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Kiddie Rides

Posted: Mon Jun 07, 2010 9:31 pm
by JC
Robert Rowland wrote a short piece for issue 44, recollecting memories of kiddie rides in the arcades in Mablethorpe back in the 1960s. I was able to publish a wonderful collection of photographs taken at the Marine Pastimes arcade, which were kindly loaned to Robert by the current owner, Gareth Jackson. Sincere thanks to Gareth for allowing me publish the pictures (taken by his father) in the magazine, and posting them on this site.
Please note that these pictures are subject to copyright, and may not be downloaded and used for any purpose other than personal interest.

Re: Kiddie Rides

Posted: Mon Jun 07, 2010 9:36 pm
by JC
And more..........

Re: Kiddie Rides

Posted: Mon Jun 07, 2010 10:27 pm
by JC
Following on, in issue 45 I published pictures that Andy Doran emailed me of some of the machines in his collection, including the fantastic Edwin Hall Dalek. Of particular interest are the Austin J40 pedal car rides, which are labelled Robinson Brothers (London) Ltd, presumed to be the makers. Unfortunately, Andy hasn't been able to find any information on Robinson Brothers, so if anyone has any info. please let us know.
Here are the pictures, including the Moon Bug control panel which wasn't published in the magazine.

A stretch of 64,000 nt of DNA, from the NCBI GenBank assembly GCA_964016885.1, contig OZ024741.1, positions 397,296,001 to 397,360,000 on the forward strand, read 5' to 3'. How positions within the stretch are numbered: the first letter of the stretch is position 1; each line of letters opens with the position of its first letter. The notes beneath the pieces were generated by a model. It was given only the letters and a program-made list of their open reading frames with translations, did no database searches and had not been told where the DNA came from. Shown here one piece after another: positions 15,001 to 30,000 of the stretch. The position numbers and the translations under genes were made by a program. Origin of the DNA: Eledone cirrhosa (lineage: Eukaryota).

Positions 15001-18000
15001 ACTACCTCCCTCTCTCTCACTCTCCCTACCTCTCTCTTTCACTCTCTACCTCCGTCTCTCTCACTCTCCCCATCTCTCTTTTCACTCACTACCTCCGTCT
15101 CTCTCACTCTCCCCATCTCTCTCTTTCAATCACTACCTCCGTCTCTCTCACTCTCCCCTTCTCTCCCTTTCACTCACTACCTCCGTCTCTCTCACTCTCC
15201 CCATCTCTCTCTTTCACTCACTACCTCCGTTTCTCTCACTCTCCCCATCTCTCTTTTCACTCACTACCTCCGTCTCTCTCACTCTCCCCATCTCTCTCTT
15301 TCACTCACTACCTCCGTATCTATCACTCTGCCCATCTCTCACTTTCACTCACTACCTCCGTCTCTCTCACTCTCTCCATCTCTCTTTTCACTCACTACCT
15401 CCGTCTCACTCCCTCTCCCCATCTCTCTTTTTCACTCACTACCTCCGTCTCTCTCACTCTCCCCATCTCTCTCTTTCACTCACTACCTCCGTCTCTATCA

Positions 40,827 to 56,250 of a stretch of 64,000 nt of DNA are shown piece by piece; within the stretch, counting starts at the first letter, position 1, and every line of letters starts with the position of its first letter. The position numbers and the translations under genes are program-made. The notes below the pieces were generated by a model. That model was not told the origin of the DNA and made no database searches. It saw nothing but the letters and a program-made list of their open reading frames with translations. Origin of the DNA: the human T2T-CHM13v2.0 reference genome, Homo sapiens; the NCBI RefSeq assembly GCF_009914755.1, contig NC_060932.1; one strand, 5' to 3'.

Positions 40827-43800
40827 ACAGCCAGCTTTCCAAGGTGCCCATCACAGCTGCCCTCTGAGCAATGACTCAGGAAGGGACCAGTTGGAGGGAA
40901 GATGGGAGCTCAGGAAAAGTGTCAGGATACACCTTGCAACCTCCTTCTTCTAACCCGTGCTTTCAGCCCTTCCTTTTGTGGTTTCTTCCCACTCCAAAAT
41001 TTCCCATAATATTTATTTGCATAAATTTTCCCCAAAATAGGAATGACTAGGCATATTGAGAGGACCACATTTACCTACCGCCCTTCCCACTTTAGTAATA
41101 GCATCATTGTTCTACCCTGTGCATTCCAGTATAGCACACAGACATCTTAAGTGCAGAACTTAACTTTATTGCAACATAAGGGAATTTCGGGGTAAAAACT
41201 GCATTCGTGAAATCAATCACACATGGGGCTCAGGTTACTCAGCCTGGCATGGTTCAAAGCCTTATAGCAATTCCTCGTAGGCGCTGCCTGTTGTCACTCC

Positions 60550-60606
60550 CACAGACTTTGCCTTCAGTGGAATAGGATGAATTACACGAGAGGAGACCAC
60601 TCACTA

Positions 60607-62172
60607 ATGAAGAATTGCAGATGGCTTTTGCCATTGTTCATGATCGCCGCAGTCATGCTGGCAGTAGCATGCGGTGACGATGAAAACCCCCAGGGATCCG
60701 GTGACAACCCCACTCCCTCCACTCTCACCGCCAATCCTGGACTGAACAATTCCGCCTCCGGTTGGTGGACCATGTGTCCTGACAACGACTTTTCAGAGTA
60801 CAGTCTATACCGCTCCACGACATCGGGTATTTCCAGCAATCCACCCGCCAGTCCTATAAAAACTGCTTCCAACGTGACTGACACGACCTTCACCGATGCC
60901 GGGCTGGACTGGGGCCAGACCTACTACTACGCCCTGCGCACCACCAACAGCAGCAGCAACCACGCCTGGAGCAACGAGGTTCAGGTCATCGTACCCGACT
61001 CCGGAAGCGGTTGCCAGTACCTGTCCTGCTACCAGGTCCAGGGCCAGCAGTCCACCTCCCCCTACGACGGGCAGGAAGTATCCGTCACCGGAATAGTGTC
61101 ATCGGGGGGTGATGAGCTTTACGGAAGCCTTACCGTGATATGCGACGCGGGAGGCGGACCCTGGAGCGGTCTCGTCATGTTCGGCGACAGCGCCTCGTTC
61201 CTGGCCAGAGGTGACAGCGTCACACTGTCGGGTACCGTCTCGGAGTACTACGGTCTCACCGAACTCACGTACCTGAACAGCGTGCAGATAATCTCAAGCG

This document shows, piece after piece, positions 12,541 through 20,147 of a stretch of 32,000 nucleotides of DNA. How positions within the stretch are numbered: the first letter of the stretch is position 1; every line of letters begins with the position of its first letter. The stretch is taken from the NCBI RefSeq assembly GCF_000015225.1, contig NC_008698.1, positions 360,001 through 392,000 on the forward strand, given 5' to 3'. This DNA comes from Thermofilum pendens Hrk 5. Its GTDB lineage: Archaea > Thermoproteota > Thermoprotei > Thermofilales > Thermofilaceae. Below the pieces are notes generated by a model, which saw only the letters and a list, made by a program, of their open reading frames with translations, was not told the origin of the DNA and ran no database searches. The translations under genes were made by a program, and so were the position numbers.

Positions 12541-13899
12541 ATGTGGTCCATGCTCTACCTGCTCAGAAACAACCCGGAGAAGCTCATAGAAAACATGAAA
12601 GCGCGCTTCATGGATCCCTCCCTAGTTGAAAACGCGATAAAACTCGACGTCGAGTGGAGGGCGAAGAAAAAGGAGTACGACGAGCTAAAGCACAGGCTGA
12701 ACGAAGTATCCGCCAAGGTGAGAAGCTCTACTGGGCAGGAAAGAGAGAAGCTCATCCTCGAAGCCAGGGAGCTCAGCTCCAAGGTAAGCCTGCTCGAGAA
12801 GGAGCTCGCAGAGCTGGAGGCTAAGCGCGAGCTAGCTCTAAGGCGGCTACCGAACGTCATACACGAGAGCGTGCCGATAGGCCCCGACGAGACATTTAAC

.......................what on earth is 'YAW'?

Re: Kiddie Rides

Posted: Tue Jun 08, 2010 3:12 am
by john t peterson
In aviation, "yaw" is the side to side motion of aircraft that would be induced if the pilot were to pump the rudder pedals alternately. The three axis of the plane are: "pitch" (nose up and down;) "roll" (rolling about the center axis as in an aileron roll;) and "yaw" ( nose right and left.)

J Peterson
Navy and airline pilot, retired

Re: Kiddie Rides

Posted: Tue Jun 08, 2010 3:30 am
by badpenny
I don't think you've got that quite right Mr J Peterson old chap. Shouldn't that be..........
Your American Navy and airline pilot, retired .......Hmm? Let's not let standards slip eh? :tut

Re: Kiddie Rides

Posted: Tue Jun 08, 2010 3:34 am
by john t peterson
Touche, BP!

Re: Kiddie Rides

Posted: Tue Jun 08, 2010 11:01 am
by pennymachines
Many thanks to Gareth Jackson, Robert Rowland, Andy Doran and Jerry for a wonderful glimpse into this neglected realm of vintage coin ops. I love the space themed ones, especially Sputnik and the Flying Saucer. Not sure what today's kids would make of a giant egg with antennae.

Re: Kiddie Rides

Posted: Tue Jun 08, 2010 11:48 pm
by JC
Thanks for the explanation John - I thought Yaw was a made-up word.
But BP, why were you conversing with JP at half four in the morning? John can be excused, he lives on the other side of the world, where the clocks are always wrong. But you live here - in the centre of the universe, in our Great country where time was invented, and where the clocks always tell the right time..................... er, except at this time of year they are always an hour fast !PUZZLED!